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Dredging activities for beach nourishment after Superstorm Sandy

Dredging activities for beach nourishment after Superstorm Sandy

Beach Nourishment Monitoring

Large volumes of sand were swept off of New Jersey beaches when Hurricane Sandy made landfall in 2012. As a result, the ecological and recreational value of these sand-starved beaches was compromised. Without the addition of more sand, the beaches would remain unable to guard against future storm surges and be unsuitable for recreation.

No exception, the stretch of beaches along the Raritan Bay and Atlantic Ocean, from Keansburg to Asbury Park, suffered significant losses of sand, and a series of beach nourishment projects were undertaken during the summer of 2013. However, this area is also a known nesting habitat for a number of threatened bird species, including the black skimmer (Rynchops niger), least tern (Sternula antillarum), roseate tern (Sterna dougallii), and the Federally endangered piping plover (Charadrius melodus). The Federally endangered plant, seabeach amaranth (Amaranthus pumilus), has also been found in the area. For these reasons, Biohabitats was called on to monitor bird and plant species of concern for the duration of beach renourishment activities.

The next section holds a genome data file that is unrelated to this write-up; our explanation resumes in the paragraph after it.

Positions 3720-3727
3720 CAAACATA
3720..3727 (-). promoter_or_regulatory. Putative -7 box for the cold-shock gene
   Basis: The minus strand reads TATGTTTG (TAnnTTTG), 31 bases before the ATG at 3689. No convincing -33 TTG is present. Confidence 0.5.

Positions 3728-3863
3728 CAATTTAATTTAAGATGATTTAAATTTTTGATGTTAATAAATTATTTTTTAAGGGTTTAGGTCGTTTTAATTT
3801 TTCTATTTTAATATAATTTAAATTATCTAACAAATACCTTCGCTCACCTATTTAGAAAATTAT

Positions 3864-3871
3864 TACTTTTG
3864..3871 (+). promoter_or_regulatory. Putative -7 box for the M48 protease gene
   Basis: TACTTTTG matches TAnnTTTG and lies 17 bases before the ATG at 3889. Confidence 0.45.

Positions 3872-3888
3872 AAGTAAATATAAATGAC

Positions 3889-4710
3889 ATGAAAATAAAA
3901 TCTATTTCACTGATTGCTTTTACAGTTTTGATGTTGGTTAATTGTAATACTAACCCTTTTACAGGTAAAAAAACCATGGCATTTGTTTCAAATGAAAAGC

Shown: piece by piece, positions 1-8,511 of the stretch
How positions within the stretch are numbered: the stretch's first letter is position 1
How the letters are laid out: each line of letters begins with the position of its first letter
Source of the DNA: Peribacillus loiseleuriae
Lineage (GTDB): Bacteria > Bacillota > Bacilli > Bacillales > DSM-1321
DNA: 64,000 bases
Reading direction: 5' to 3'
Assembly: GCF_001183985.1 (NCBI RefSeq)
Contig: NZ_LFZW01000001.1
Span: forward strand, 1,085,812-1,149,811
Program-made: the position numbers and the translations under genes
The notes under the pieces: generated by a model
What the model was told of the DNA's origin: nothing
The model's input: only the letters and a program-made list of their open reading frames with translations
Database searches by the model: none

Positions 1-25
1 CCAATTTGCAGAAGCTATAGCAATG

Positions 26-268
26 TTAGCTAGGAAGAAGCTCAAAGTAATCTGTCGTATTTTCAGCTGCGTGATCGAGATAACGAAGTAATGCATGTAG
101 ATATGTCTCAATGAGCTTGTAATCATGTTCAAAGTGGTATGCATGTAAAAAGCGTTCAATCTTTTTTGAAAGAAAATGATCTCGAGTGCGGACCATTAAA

Before dredging began, Biohabitats conducted a baseline bird and plant survey in order to note the species and populations present and suggest minimally-invasive locations for the dredging pipe and equipment. Even though no seabeach amaranth was found within the project area prior to the start of dredging activity, Biohabitats continued to scrupulously monitor the beach for new growth throughout the duration of the project, providing a weekly presence or absence assessment to the client.

Throughout the piping plover and least tern nesting periods, Biohabitats closely monitored bird presence and behavior to ensure that the dredging project did not interfere with the birds in any way, especially with regard to the chicks’ ability to fledge. In Monmouth Beach, approximately 40 least tern chicks successfully fledged in 2013. Notably, the only two piping plover chicks to fledge in Sea Bright in 2013 did so under Biohabitats’ careful watch.

Project Profile (PDF)